A Dissertation Submitted to the Faculty of the Division of the Humanities in Candidacy for the Degree of Doctor of Philosophy, Department of Near Eastern Languages and Civilizations
By Dennis R. M. Campbell
© 2007 All Rights Reserved
The Department of Near Eastern Languages and Civilizations
The University of Chicago
Commitee: Theo van den Hout, Gene Gragg, Christopher Woods
Hurrian has long been recognized as being unlike the better known Semitic and Indo-European languages of the ancient Near East. As both an agglutinating and highly ergative language, Hurrian is typologically interesting to both scholars of the ancient world as well as to those of modern linguistics. Much work has been devoted to decoding the complex morpho-syntax of this language. As a result, our ability to work with Hurrian texts has increased dramatically over the years. However, a number of areas have received little to no attention. This dissertation fills one such gap, namely the non-indicative or modal system. Hurrian has at least eight distinct non-indicative or modal morphemes. While some attention has been paid to these verbal suffixes, no attempt had been made to systematically describe the forms and their functions. The goal of my dissertation is to address this very problem and provide as complete as possible description of these modal forms.
Within this study, each modal morpheme is treated in full as to its form (i.e. phonological shape) and its function. A significant portion of this study is also dedicated to the study of non-indicative verbs in context. A close examination of modal forms at the morphological level has brought to light a hitherto unrecognized modal ending, the optative. A further result was the discovery that the non-indicative verbs in Hurrian distinguish between two voices, an active and a “passive.” Non-indicative endings affect not just the verb to which they are attached, but the clause (or even clauses) as a whole. This detailed philological work is based largely on the translation of previously unelucidated passages. The result of my work is both the more nuanced reading of many modal endings, and, in certain cases, the discovery of new functions.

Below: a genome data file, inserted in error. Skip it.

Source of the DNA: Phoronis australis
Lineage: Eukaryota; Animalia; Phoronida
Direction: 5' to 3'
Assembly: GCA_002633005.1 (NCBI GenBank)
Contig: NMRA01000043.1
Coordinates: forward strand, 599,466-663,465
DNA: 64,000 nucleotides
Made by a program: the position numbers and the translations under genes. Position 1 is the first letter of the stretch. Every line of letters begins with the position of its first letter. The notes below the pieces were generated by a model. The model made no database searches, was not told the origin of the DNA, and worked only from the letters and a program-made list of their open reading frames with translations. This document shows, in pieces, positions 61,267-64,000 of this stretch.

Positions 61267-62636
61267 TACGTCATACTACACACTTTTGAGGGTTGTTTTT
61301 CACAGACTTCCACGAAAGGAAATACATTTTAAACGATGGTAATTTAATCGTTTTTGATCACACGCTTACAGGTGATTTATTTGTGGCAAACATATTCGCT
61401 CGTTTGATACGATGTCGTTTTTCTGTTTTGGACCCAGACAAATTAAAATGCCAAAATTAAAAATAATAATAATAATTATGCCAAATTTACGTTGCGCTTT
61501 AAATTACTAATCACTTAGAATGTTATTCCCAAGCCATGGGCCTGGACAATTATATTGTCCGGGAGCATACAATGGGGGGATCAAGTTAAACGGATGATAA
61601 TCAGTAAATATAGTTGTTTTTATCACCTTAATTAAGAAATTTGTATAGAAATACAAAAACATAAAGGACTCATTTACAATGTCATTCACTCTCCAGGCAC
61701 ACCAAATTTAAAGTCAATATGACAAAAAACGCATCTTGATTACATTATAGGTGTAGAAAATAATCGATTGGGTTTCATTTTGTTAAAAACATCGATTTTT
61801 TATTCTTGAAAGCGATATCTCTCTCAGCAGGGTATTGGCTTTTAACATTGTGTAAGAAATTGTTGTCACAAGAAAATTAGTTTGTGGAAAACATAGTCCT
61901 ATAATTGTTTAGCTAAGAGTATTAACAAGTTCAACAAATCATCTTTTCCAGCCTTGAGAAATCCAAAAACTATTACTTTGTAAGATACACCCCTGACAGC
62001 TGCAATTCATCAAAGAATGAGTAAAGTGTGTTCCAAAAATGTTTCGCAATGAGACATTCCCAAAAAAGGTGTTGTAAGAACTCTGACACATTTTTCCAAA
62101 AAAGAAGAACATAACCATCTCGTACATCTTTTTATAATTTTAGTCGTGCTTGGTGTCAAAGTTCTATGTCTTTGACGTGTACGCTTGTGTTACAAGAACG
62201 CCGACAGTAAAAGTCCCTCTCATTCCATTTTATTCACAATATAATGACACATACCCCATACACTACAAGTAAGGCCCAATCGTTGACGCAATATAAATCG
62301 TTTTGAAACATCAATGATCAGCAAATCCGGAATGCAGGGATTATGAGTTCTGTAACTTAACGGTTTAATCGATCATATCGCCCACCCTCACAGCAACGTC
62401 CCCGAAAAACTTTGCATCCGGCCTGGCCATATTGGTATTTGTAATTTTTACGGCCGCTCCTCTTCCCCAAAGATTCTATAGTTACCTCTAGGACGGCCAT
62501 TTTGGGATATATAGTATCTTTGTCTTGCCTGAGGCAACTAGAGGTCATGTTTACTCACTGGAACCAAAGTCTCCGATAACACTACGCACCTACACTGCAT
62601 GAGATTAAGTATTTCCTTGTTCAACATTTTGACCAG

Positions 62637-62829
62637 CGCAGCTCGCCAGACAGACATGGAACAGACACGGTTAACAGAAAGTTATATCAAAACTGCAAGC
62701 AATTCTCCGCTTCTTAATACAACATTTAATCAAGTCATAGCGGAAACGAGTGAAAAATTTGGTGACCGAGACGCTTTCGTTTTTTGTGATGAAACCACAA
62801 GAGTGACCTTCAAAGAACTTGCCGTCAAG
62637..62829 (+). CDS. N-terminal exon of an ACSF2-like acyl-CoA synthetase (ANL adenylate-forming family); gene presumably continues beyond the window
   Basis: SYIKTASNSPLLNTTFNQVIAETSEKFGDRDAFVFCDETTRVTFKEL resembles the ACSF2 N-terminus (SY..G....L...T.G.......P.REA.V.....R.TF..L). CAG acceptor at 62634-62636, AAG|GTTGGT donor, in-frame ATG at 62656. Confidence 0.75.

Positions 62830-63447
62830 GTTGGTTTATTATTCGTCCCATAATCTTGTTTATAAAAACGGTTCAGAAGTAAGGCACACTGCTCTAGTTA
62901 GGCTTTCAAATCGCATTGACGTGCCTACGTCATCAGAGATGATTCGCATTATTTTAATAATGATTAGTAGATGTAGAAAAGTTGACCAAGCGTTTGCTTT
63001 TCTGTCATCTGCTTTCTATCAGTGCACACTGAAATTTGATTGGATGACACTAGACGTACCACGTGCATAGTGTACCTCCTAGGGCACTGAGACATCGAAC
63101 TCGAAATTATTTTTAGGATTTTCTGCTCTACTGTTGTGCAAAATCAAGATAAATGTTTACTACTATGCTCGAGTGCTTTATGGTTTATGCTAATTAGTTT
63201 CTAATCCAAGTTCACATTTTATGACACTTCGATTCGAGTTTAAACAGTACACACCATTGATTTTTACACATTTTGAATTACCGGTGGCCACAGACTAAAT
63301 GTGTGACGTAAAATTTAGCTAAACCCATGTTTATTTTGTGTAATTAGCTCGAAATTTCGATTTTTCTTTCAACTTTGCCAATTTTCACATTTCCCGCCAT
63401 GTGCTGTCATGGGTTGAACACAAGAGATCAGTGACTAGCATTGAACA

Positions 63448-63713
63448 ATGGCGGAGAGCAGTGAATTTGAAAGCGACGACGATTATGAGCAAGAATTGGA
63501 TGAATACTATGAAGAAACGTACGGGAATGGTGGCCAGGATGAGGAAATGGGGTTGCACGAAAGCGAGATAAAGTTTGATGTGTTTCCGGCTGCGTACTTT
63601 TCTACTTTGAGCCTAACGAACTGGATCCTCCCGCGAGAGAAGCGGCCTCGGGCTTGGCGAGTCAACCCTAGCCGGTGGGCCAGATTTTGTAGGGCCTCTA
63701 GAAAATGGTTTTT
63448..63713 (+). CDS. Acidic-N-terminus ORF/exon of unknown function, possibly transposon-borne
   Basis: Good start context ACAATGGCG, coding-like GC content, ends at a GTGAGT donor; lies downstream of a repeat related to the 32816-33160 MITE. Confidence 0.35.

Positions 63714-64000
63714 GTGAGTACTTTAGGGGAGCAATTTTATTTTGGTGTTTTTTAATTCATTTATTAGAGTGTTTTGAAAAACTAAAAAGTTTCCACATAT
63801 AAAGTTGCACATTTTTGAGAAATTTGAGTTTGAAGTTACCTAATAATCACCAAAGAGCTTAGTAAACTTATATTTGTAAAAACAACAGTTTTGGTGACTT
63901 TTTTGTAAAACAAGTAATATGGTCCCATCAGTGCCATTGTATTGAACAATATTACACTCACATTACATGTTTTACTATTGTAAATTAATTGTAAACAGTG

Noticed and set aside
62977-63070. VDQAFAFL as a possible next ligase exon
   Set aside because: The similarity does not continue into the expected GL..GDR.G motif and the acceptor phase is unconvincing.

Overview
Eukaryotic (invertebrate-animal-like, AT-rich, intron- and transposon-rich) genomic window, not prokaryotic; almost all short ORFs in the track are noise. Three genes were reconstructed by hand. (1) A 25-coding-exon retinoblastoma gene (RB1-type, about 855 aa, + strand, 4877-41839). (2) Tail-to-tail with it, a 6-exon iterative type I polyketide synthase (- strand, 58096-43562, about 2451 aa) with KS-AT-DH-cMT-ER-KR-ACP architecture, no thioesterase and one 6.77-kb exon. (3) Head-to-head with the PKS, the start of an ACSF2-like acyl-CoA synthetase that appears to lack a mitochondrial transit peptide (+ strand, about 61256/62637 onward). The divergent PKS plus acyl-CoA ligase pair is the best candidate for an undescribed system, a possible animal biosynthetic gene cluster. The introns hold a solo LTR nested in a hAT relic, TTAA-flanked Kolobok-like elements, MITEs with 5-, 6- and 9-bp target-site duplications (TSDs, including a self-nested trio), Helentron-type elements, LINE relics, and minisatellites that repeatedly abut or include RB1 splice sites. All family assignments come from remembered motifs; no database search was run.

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Dennis R. M. Campbell ©2007
Department of Near Eastern Languages and Civilizations